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Kubernetes / Service Mesh

Cloudflow: A Framework for Streaming Data Pipelines on Kubernetes

Nov 18th, 2019 12:36pm by
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Portworx sponsored The New Stack’s coverage of KubeCon + CloudNativeCon in San Diego.

Lightbend, the company that created the Scala programming language and Akka middleware, has launched Cloudflow, an open source framework to make it easier to develop and deploy streaming data pipelines on Kubernetes.

The release is part of a flurry of Kubernetes news coming out of KubeCon + CloudNativeCon North American 2019 this week.

Cloudflow provides a streaming data-specific framework that simplifies installation and integration of streaming technologies, provides a programming model for creating streaming data pipelines in microservices architectures, and is optimized for deployment on the Kubernetes stack.

“The most interesting new opportunities around AI and training machine learning models are putting a lot of pressure on developers to get streaming data into new applications, and to have predictability on the uninterrupted flow of that data once in production,” said Mark Brewer, CEO of Lightbend.

The complexity comes when users employ multiple streaming engines, like Spark, Akka Streams and Apache Flink, he said.

“These technologies, they’re, you know, they’re widely adopted, they’re pretty easy for a developer to get started with. But once you start plugging them together, it becomes much more complicated,” he said.

“Cloudflow is all about producing that, that challenge of setting these things up, getting them all interoperating with each other and dealing with a constant flow of streams of data.”

He pointed to example customers using technologies like Spark and Akka: Capitol One using data streams to determine risk for offering auto loans; Norwegian Cruise Lines providing personalization on its onboard passenger app; and Disney, making recommendations for its new streaming service.

“The hardest part about all this is not just setting it up and get it running, but to keep it running on a cluster that could be variable in size. …  Anytime there’s new content, you’re going to see a spike in demand. Well, the system needs to scale up appropriately. And then, of course, scale down. That’s the part of Cloudflow that winds up saving a ton of time for operators and developers,” he said.

Schema first

Cloudflow helps developers choose the right streaming engine for each processing phase, such as Akka, Spark and Flink; focus solely on core business logic; and eliminate the burden of building boilerplate. Cloudflow handles data durability, serialization, and connections between stages.

Chris Merz, principal technologist at NetApp, previously pointed out that managing state in cloud native applications has more recently fallen to developers, rather than the ops team.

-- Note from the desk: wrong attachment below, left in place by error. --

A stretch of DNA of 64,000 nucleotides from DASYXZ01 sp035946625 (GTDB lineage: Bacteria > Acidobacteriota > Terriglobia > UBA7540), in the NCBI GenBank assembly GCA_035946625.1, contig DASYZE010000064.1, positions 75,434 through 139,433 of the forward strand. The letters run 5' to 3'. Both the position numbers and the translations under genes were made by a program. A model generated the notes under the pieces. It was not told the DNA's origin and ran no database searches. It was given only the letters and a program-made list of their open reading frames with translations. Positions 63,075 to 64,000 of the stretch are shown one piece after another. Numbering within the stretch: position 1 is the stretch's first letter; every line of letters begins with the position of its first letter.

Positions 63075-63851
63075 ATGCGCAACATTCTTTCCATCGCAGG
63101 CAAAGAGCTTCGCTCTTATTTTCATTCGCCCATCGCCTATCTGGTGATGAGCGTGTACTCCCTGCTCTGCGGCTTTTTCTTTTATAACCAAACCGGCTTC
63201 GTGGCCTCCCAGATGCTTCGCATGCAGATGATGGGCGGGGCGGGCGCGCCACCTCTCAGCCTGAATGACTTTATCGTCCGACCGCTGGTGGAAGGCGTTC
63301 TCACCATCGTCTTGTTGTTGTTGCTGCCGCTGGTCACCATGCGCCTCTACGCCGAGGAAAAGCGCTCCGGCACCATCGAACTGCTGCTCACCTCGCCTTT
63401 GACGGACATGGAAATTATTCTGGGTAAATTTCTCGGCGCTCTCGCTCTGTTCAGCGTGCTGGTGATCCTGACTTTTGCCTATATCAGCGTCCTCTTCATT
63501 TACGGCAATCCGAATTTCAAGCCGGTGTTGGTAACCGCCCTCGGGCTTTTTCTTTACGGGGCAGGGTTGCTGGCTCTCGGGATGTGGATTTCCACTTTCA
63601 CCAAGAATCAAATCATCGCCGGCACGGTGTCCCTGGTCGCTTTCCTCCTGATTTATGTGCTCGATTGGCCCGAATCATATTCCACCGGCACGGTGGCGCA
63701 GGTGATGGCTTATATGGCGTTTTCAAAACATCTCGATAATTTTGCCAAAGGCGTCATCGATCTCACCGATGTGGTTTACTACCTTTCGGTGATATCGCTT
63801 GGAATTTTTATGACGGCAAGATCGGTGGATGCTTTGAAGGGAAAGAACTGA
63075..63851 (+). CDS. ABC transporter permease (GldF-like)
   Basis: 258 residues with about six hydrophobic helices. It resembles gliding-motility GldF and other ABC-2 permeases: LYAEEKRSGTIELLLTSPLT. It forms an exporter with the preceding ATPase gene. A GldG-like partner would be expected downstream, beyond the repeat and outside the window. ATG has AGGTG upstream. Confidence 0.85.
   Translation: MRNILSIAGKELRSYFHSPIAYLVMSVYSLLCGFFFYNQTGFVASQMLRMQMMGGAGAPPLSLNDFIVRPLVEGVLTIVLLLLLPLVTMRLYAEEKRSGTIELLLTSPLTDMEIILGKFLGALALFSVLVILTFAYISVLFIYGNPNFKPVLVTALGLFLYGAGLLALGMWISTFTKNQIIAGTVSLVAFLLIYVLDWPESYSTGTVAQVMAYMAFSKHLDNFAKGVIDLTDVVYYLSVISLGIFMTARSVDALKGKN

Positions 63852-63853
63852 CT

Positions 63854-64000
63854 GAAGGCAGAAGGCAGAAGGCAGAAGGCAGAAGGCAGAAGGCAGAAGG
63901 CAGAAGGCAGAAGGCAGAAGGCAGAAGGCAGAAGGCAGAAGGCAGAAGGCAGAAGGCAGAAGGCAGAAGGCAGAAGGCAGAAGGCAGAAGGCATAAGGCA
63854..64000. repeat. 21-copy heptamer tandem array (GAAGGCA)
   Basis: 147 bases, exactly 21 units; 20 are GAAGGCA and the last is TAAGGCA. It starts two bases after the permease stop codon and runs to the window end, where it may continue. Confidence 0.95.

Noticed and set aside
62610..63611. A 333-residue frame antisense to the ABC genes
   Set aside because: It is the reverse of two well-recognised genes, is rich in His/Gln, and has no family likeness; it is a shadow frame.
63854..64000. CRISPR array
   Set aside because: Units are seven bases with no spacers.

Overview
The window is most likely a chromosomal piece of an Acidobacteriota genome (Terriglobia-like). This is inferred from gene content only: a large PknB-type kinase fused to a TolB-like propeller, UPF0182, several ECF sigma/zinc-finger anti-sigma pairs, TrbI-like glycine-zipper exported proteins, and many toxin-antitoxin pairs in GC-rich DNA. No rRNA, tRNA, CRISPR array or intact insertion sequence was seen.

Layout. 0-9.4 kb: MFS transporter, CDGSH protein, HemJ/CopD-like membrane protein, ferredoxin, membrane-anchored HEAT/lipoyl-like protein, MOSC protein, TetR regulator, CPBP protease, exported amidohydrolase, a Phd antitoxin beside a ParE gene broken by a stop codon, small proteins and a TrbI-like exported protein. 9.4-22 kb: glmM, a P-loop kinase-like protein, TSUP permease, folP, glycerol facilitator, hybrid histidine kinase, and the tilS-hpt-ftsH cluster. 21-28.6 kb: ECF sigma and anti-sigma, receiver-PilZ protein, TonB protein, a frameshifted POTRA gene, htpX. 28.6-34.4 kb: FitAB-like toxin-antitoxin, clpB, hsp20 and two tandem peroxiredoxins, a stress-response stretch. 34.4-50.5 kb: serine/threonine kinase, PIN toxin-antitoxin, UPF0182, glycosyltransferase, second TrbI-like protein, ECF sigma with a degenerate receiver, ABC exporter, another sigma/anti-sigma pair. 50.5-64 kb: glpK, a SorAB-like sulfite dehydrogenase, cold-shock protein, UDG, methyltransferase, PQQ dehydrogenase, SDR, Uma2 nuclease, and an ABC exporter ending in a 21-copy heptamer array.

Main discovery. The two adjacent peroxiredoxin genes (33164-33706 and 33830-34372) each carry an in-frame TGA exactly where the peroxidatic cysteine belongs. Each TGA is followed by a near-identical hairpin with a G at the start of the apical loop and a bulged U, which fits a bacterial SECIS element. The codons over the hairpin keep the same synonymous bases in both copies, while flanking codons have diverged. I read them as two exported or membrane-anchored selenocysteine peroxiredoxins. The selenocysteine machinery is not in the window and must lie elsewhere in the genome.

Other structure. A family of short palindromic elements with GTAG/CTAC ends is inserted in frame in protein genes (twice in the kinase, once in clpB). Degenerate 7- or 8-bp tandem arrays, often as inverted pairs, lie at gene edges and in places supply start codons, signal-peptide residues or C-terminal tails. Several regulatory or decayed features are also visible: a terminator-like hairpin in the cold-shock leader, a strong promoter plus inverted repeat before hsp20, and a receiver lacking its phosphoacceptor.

In deployment, Cloudflow enables operators to manage data flow with a simple blueprint file and deploy multistage pipelines with one command. It configures all connections between stages for you and can automatically surface HTTP service endpoints.

Using Cloudflow, you can easily break down your streaming application into small composable components and wire them together with schema-based contracts.

The small stream processing units are called Streamlets, each representing a self-contained stage of the application logic. The data streams are partitioned to allow for parallel processing. Streamlets can be combined into larger systems using blueprints, which specify how Streamlets form a topology.

Cloudflow takes a schema-first approach for building streaming data pipelines, with an Avro schema as the starting point.

You can choose what programming language to generate their schemas into by defining settings in the sbt project.

Streamlets expose one or more inlets and outlets, all driven by schema to ensure data flows are always consistent and that connections are compatible. The data sent between Streamlets is persisted in the underlying pub-sub system, allowing for independent lifecycle management of the different components.

Applications are deployed as a whole. Cloudflow takes care of deploying the individual Streamlets and that data is flowing appropriately between connections. Streamlets can be scaled up and down to meet the load requirements of the application.

The Cloudflow application development toolkit provides:

  • An API definition for Streamlets.
  • An extensible set of runtime implementations for popular streaming runtimes, like Spark’s Structured Streaming, Flink, and Akka.
  • A Streamlet composition model driven by a blueprint definition.
  • A sandbox execution mode for testing applications.
  • A set of sbt plugins for packaging your application into a deployable container.
  • The Cloudflow operator, a Kubernetes operator that manages the application lifecycle on Kubernetes.
  • A command-line interface — a kubectl plugin for manual and scripted management of the application.

The New Stack and Lightbend earlier this year teamed up on a survey to look at the drivers for real-time data, and the barriers for developing and managing applications on streaming data infrastructure. You’ll find the full 2019 Streaming Data survey results here. The New Stack analyst Lawrence Hecht discusses the results in an episode of The New Stack Context podcast.

The Future of Data Is in Streaming

KubeCon + CloudNativeCon North American 2019 and NetApp are sponsors of The New Stack.

Image by Johannes Plenio from Pixabay.

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